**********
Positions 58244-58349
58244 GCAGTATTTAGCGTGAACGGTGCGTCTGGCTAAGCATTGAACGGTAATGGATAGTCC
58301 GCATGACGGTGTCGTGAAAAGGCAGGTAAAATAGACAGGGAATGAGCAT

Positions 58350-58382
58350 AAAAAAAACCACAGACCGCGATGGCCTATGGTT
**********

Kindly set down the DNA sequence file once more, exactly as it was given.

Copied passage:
Positions 58244-58349
58244 GCAGTATTTAGCGTGAACGGTGCGTCTGGCTAAGCATTGAACGGTAATGGATAGTCC
58301 GCATGACGGTGTCGTGAAAAGGCAGGTAAAATAGACAGGGAATGAGCAT

Positions 58350-58382
58350 AAAAAAAACCACAGACCGCGATGGCCTATGGTT